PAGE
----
Note that a primary domain is not necessarily the domain.toplevel but it is domain.publicsuffix where publicsuffix can be things like com but also co.uk. For more information about these see publicsuffix.org.

Will the registry allow this? Or is there an implicit understanding that these domain names are linked, and can't be obtained by third parties?

There is no technical reason they couldn't do this, yet*. DNS records are centrally managed by name servers and records can and do point any which way. The basic text nature of dns records pretty much requires it to be so liberal. In fact, this is why spoofing and man in the middle control of dns servers are a problem.

That said, there are rules that domain name registries follow through contractual obligations. Breaking these rules, i.e. allowing others to register sub-domains on a given domain without permission of the "owner" (leasee) of the domain, would be risking a very lucrative contract with the top level domain holder or ICANN. So the implicit understanding that makes it hard to obtain a subdomain on someone else's domain is simply the financial self-interest of the registrar.

To combat this, other techniques like ssl signing of sites, trusted root certificates, or DNSSEC (DNS security extensions) are important. *DNSSEC is the current plan to fight the vulnerabilities in DNS resolution, through end to end encryption and validation of DNS requests.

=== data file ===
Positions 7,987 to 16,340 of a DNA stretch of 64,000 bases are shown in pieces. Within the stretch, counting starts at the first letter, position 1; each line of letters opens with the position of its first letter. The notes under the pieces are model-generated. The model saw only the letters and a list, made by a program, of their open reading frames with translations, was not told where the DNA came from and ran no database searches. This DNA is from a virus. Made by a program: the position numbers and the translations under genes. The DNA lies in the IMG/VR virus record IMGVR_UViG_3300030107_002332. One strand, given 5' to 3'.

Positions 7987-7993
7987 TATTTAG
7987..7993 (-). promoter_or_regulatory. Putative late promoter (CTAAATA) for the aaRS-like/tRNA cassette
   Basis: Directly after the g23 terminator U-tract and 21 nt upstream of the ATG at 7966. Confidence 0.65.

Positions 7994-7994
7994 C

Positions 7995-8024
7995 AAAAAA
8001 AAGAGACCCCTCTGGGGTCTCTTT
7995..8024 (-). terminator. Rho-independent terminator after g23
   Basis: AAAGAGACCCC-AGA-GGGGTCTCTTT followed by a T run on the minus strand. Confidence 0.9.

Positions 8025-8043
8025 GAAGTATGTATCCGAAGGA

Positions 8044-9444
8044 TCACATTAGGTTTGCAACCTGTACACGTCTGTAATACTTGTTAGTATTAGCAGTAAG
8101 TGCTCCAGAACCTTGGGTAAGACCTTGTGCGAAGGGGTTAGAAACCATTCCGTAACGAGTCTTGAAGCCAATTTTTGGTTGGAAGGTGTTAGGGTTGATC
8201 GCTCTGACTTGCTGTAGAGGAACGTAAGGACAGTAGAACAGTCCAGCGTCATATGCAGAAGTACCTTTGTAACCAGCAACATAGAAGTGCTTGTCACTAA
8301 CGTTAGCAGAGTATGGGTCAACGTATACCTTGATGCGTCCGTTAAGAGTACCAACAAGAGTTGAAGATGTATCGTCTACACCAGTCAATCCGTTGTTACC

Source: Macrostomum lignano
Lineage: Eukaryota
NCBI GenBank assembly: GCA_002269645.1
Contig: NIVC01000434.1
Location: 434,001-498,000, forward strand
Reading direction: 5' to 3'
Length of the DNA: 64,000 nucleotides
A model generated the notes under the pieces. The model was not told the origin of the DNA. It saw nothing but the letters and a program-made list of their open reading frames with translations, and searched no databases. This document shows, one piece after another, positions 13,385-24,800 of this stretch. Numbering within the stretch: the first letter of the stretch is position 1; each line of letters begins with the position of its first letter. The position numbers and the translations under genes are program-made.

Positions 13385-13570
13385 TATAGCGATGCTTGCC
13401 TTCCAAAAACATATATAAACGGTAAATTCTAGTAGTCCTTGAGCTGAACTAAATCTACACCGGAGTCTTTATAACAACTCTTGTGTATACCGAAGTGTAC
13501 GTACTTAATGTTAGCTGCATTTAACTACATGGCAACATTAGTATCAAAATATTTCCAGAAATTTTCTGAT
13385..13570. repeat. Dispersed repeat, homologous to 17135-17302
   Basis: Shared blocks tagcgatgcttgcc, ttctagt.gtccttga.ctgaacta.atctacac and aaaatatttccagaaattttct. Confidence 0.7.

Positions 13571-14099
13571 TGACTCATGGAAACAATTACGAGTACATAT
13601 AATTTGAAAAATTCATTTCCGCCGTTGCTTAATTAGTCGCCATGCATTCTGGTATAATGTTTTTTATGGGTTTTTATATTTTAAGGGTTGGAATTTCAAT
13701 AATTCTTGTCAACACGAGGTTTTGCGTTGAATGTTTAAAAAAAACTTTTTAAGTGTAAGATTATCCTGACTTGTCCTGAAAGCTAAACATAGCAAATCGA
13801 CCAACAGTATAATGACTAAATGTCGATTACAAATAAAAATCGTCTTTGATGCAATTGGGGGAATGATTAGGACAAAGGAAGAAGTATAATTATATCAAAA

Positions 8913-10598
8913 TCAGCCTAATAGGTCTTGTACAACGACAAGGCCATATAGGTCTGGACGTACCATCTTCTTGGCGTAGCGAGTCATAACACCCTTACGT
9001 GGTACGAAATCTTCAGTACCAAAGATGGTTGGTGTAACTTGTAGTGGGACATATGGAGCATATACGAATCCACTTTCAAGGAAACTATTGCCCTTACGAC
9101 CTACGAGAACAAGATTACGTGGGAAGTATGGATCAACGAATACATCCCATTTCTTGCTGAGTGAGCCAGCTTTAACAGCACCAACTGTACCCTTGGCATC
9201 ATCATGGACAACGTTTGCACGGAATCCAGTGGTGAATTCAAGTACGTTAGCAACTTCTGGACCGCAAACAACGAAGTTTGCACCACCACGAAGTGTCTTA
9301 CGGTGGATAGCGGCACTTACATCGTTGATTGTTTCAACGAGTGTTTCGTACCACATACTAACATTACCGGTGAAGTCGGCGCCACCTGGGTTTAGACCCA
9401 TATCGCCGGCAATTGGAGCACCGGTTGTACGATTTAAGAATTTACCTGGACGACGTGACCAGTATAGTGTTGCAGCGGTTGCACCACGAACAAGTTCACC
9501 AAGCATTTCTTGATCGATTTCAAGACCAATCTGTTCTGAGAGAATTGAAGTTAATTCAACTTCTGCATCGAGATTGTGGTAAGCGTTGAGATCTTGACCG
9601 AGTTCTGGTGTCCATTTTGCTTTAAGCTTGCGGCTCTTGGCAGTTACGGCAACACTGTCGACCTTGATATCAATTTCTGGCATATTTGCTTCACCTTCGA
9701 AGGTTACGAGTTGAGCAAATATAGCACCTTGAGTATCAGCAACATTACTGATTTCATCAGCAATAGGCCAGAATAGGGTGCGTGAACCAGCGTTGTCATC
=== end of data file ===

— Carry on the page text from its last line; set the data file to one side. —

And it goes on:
• Also if someone breaks the rules and registers an inappropriate domain, it will only be recognised by the connections that use that DNS server, not the world at large. So it would not work reliably unless you could control your target's network environment. – Miral Sep 19 at 6:08
  • I don't think DNSSEC provides end to end encryption? I believe DNSSEC is for signing only? – Lie Ryan Sep 19 at 9:54

I own a domain, let's say "xyz.eu" . This was registered to DNS by a provider, and I pay them an annual fee (€7 for the name and €10 for the cheapest hosting).

With a simple webtool at my hosting provider I can create whatever subdomains I like. Some are predefined: www.xyz.eu, smtp, mail, imap . I don't need permission from anyone and I don't pay anything extra for subdomains. Nobody else can create subdomains under my domain, only through me. The same goes for mailboxes, like name@xyz.eu , only I can create them.

Most data is hosted by my provider, up to 10 GB. With the help of DDNS and some configuration at the provider I can also make a subdomain point to a server in my home, e.g. home.xyz.eu . This server is just a 32 GB flash drive plugged into the router, it could serve large media files.